This year is on track to be the world’s hottest on record, exceeding the previous hottest year, 2015, which exceeded the previous hottest year, 2014. For the news media, this campaign offers a teachable moment. If you want to tell the most important story in human history, if you believe that rousing your audience to civic action is part of journalism’s job, you might want to cover the 2016 campaign against the backdrop of brutal climate change, and to frame this election as a choice whose consequences could be irreversibly damaging for the rest of human history.
Trump may have fired up the crowd in Cleveland, and even those who watched the speech on TV, but such enthusiasm is ephemeral; it won’t last. Trump will get his post-convention “bounce.” Then Hillary will get hers. And then the campaign will settle down to kabuki theatre debates and a war of attrition between negative political ads.
The reporter’s first question was whether Melania Trump was guilty of plagiarism.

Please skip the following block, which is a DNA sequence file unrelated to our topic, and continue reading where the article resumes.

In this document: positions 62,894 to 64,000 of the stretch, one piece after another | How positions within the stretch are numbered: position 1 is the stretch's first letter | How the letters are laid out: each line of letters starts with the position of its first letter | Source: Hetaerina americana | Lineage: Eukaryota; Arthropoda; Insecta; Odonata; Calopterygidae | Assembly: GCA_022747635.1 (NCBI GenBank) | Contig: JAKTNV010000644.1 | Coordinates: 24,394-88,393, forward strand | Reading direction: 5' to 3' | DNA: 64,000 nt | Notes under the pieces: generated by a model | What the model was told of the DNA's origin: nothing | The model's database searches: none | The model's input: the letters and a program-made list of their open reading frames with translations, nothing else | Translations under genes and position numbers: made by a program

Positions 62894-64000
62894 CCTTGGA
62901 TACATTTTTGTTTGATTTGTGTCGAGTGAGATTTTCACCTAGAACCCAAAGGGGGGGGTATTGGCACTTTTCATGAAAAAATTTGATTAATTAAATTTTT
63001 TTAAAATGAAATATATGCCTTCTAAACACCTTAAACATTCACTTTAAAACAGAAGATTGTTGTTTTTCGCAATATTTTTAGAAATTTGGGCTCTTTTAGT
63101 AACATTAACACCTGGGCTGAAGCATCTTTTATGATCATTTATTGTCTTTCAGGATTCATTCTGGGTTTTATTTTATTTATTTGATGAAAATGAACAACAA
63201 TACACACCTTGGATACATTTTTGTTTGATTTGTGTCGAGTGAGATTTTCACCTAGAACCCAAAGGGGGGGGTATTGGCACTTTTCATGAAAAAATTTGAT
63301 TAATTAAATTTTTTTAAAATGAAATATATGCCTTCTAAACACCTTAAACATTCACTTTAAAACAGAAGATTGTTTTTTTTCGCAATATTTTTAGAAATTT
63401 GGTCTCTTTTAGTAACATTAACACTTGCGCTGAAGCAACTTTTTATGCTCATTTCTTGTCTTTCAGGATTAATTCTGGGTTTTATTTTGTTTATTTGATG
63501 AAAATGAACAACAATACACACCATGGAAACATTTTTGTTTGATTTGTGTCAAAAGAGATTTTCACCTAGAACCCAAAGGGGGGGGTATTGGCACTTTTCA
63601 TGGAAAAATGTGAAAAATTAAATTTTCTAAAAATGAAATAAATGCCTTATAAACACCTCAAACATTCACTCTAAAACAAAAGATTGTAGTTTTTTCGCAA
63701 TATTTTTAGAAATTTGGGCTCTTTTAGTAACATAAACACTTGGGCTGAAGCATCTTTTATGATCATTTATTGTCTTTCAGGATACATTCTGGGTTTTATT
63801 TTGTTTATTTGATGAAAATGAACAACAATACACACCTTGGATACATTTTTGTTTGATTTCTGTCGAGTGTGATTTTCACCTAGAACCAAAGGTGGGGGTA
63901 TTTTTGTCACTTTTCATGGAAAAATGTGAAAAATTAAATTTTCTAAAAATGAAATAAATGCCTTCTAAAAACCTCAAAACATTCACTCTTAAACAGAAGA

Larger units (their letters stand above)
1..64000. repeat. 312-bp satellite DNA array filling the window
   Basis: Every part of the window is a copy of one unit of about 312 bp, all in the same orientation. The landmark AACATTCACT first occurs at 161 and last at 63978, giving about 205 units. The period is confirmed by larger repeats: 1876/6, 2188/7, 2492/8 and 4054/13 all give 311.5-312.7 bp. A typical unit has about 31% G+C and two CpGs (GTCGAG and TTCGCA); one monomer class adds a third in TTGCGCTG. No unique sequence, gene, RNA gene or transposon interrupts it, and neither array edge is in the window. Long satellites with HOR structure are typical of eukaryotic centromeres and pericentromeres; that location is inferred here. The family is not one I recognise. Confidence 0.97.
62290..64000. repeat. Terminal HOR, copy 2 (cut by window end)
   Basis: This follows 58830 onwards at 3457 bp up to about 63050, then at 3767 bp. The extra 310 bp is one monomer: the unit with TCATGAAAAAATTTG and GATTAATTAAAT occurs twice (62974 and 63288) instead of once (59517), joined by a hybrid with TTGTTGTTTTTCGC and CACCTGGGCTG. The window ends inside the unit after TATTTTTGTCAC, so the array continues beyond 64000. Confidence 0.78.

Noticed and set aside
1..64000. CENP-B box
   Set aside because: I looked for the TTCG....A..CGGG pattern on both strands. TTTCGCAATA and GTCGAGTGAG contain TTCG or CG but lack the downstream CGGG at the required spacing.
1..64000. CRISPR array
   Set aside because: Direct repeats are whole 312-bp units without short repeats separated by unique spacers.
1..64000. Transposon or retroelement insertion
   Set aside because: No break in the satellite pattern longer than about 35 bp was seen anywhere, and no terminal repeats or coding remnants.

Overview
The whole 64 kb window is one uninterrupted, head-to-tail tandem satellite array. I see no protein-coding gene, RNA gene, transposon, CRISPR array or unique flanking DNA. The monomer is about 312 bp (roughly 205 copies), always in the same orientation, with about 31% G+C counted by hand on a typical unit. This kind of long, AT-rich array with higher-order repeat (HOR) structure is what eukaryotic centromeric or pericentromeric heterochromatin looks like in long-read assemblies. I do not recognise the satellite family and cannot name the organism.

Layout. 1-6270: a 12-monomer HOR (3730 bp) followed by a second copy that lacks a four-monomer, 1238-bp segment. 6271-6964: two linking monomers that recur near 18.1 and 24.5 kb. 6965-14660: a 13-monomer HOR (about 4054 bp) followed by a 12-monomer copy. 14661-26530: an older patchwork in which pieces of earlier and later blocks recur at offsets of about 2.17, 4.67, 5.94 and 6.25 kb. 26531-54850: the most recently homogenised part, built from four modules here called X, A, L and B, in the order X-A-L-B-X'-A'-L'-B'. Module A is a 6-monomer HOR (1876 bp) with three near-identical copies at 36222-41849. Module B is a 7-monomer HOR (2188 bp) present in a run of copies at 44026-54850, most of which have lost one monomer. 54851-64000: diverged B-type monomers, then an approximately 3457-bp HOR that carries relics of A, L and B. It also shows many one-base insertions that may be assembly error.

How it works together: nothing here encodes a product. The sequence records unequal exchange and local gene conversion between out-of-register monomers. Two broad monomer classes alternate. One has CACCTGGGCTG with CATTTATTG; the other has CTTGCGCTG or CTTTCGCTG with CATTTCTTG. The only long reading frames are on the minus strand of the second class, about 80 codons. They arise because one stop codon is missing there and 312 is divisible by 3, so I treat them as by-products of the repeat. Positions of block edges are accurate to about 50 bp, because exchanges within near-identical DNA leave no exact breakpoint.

Essentially, I said no and yes. The fact that Mrs. Trump used the same clichés and stock phrases as Mrs. Obama—such as “your word is your bond,” “do what you say,” or “treat people with respect”—is not plagiarism.
Continue reading Tempest in a Teacup
When Donald Trump launched his campaign over a year ago with racist and xenophobic language, a number of different commentators cautioned against the gradual “normalization” of Donald Trump and his viewpoints. There were valid concerns that continued media exposure would mitigate the shock factor, dampening the visceral reactions against the hateful rhetoric he spews.